Nearly 2 years ago I received a call from my wife that I had received many times before. She told me that DYFS called and they want to place a foster child in our home. We’ve said ‘yes’ to 7 children previously, but this one seemed different. 4 month old baby boy. Undernourished. Almost definite we could adopt if we wanted to – truth be told, we had been hoping we’d find a child we could adopt someday. We said yes immediately.
As I drove home from work that day, I was anticipating a cute, cuddly baby boy. When I walked in the door and saw him, I was shocked. Sticks for legs and arms, oversized head, sunken eyeballs. I was angry…I was trying to not be self-righteously angry. “How could anyone starve a child in this day and age?”
Baby S quickly started to thrive, mostly because of my wife’s status as a SuperMom. We started our journey with him – as he started to grow and change. His smiles, his laughs, his first crawling (more like Army crawling/sliding/dragging), first standing up, first walking, first foods…first words. His obsession with balloons and YouTube Kids. The “not-so-fun” stuff like poop filled diapers, a seemingly constant need for schedule modifications and baby sitters, the countless nights of interrupted sleep, screaming, dinners with friends cut short by projectile vomiting, an awesome case of coxsackie virus on vacation…and the introduction of the full blown 2-year old fit when you do not draw the letter “S” to his exact requirements, or “dit” (sit) when and where he’d like you to. In all that he became our son. A part of our family. He had a brother and a sister, grandparents, pets…and an extended family at church that adored him.
Now, 2 years later we held each other as the DYFS van came back, this time to take him away and reunite him with his birth parents. I snapped this picture standing with the van door open in the awkward, and seeming 45 minutes (in reality probably 2 minutes) it took the driver to strap S into his carseat, while Mel and I cried our eyes out. I didn’t know what else to do, I felt stupid for just standing there. The “impossible” had happened, and it seemed to happen fast. The trajectory turned quickly from adoption, to him being removed from us and reunited with the situation that put him with us in the first place. Shock. Pain. Loss of words. Anger. Disbelief. Fear of the future. Then today…just numbness and grief. I haven’t cried that hard in a long time.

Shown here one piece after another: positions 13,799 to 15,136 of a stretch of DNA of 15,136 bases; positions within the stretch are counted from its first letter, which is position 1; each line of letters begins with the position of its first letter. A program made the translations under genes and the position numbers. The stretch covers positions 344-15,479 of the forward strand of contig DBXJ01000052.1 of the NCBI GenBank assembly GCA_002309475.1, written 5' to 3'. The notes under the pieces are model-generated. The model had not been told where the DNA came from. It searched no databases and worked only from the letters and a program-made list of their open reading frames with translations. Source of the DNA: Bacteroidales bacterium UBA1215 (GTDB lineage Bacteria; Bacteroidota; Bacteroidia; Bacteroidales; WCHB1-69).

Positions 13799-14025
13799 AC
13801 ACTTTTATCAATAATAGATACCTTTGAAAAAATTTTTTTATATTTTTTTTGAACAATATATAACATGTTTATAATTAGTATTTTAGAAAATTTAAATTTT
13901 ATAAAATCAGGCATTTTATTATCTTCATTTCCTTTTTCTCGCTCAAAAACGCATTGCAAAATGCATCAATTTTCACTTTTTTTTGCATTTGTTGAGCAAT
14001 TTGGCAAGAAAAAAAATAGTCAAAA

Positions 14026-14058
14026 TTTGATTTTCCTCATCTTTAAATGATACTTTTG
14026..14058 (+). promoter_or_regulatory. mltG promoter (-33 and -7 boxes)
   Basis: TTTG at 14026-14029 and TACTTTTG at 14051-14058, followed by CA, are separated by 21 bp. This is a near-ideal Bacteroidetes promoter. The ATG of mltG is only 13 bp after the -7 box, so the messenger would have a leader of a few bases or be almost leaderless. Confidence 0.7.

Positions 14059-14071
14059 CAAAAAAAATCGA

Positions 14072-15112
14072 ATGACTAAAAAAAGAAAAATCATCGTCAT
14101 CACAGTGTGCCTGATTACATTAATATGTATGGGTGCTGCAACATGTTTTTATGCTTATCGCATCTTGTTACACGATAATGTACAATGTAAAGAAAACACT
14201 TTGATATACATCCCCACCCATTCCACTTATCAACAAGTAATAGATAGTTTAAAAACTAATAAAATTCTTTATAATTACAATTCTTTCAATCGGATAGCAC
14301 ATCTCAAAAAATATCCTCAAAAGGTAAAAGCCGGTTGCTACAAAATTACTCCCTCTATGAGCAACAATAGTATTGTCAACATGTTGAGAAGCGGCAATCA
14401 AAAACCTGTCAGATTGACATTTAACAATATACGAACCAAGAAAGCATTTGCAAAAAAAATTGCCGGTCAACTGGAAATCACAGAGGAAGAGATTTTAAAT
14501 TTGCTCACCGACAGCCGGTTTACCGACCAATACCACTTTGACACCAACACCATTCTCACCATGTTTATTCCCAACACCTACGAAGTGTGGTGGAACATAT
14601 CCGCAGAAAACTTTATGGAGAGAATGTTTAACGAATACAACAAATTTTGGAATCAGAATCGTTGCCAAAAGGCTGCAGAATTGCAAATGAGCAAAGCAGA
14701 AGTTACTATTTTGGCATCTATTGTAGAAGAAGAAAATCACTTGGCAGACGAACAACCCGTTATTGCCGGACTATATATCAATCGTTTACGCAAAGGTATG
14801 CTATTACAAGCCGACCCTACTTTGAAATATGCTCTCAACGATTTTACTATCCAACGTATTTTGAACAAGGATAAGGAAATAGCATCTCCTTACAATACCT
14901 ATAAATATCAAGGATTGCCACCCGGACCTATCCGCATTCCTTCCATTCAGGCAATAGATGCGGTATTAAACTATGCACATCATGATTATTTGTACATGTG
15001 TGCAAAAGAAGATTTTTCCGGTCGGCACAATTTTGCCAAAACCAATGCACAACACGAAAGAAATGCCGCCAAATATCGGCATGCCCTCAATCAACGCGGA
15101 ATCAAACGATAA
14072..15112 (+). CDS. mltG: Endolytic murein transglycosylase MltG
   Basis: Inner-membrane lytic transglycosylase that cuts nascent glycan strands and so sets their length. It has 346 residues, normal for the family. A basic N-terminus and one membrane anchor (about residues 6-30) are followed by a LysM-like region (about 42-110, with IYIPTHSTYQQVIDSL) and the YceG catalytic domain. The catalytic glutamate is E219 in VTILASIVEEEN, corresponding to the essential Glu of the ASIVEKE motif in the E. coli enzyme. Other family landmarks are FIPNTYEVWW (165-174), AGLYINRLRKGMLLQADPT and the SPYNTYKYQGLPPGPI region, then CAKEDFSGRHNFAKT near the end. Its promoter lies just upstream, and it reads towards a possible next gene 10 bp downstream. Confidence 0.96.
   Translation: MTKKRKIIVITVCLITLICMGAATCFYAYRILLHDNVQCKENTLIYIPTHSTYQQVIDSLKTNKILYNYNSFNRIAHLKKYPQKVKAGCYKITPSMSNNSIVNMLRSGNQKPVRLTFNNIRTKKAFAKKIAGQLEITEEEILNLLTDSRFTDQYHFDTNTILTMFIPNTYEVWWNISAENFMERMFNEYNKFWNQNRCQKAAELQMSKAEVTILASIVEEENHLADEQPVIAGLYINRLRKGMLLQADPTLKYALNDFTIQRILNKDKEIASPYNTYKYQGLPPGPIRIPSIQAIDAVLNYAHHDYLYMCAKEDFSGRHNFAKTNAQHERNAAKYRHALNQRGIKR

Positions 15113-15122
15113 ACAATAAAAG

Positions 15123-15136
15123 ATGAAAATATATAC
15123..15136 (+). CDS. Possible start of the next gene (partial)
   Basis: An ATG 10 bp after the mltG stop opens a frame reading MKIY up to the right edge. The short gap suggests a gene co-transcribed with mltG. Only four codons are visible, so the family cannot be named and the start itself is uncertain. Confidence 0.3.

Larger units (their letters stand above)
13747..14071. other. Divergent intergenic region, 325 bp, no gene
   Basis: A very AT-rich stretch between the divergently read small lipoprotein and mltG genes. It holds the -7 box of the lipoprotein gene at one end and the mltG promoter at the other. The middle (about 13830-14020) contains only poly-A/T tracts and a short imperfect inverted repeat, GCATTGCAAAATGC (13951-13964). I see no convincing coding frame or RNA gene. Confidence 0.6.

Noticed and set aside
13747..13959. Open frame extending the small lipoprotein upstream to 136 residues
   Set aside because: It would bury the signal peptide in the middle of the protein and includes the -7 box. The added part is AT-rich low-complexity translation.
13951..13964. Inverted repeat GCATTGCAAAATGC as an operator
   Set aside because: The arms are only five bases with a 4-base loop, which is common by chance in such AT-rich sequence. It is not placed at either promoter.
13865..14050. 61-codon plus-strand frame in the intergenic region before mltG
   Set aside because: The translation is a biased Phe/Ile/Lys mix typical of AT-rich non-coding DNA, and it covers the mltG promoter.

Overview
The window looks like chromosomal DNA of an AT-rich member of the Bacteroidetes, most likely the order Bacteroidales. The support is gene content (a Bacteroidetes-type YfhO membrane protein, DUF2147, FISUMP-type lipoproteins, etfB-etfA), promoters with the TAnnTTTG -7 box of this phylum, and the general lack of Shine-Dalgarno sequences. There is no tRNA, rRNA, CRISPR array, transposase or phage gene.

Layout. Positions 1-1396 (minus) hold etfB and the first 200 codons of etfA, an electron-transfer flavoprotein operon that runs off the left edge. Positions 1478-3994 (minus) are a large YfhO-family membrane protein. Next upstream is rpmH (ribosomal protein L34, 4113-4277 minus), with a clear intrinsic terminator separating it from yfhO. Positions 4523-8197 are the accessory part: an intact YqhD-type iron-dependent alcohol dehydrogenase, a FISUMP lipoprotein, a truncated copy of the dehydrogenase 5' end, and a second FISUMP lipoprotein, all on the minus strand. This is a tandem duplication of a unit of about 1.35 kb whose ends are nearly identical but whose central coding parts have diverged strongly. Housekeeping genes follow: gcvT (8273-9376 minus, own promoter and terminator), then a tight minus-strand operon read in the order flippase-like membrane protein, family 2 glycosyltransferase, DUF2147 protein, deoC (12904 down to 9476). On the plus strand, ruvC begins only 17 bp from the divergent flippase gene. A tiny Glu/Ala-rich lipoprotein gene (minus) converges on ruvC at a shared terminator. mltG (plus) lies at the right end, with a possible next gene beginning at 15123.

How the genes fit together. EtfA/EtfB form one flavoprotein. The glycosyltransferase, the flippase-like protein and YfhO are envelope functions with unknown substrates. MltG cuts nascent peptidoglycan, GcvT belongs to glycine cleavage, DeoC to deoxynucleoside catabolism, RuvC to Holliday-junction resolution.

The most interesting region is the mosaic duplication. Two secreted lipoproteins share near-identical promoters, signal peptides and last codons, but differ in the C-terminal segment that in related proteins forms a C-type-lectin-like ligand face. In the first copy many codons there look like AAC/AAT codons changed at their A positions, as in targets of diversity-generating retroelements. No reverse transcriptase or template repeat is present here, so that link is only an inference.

The thing that comes to mind most often is “this isn’t fair.” And that would be correct – but it points to a greater truth. This world isn’t fair. It’s broken. It’s chock full of unfairness. It’s that way because of sin. We were all created to be in perfect relationship with our good and perfect Heavenly Father, but we chose to reject him – and in so doing fractured the perfection of this world and opened the door for sin, pain, hurt, sickness, unfairness to charge in and take over.
But there is a greater reality that sin hasn’t taken over completely – because it can’t. Our loving Heavenly Father knew that we would reject him, and despite the stupidity of our choice, he had a plan that he enacted at the perfect time to reconcile us, forgive us, heal us, and conquer sin and unfairness, forever.
Today, we receive this thru repentance and faith. We turn (repent) from our choice to reject God, and believe (faith) in the person of His Son, Jesus Christ, to he sent to absorb his full wrath for our sinful choice on the cross. He then was resurrected from the dead to prove that the sacrifice was accepted and also to allow us to be united with him in new life. We live this new life here on earth by his power, and one day he will return to permanently banish sin, sickness, unfairness, and death.
While human relationships will always be flawed and full of sin, and occasional unfairness – thru Jesus our relationship with God can be one of perfect grace, healing, hope, and fairness.
While we won’t always know why things happen, we do know that God is always good and always fair, most profoundly because of what he demonstrated to us in the cross of Jesus. Fairness in treating sin the way it needs to be treated, and overwhelming grace to give us something far above we could ever earn.
So in that, we press forward.
“He who did not spare his own Son but gave him up for us all, how will he not also with him graciously give us all things?”
(Romans 8:32 ESV)